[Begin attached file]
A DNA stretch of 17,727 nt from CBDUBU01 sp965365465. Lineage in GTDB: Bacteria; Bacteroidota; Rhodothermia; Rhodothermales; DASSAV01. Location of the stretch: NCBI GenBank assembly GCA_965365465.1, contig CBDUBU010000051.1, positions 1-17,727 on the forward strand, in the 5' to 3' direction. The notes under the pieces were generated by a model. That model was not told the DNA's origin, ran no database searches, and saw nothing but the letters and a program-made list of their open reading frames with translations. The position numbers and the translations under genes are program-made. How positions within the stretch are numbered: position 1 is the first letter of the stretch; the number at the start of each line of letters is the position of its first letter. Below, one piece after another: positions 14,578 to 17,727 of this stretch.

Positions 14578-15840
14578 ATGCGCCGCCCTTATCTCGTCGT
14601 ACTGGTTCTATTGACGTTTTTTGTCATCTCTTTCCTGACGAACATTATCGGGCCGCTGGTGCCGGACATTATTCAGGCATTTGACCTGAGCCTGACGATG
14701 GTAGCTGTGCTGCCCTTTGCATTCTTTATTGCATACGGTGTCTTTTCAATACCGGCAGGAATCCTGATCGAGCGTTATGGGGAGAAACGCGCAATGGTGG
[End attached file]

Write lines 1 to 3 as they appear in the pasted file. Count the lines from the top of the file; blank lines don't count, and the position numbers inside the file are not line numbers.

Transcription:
A DNA stretch of 17,727 nt from CBDUBU01 sp965365465. Lineage in GTDB: Bacteria; Bacteroidota; Rhodothermia; Rhodothermales; DASSAV01. Location of the stretch: NCBI GenBank assembly GCA_965365465.1, contig CBDUBU010000051.1, positions 1-17,727 on the forward strand, in the 5' to 3' direction. The notes under the pieces were generated by a model. That model was not told the DNA's origin, ran no database searches, and saw nothing but the letters and a program-made list of their open reading frames with translations. The position numbers and the translations under genes are program-made. How positions within the stretch are numbered: position 1 is the first letter of the stretch; the number at the start of each line of letters is the position of its first letter. Below, one piece after another: positions 14,578 to 17,727 of this stretch.

Positions 14578-15840
14578 ATGCGCCGCCCTTATCTCGTCGT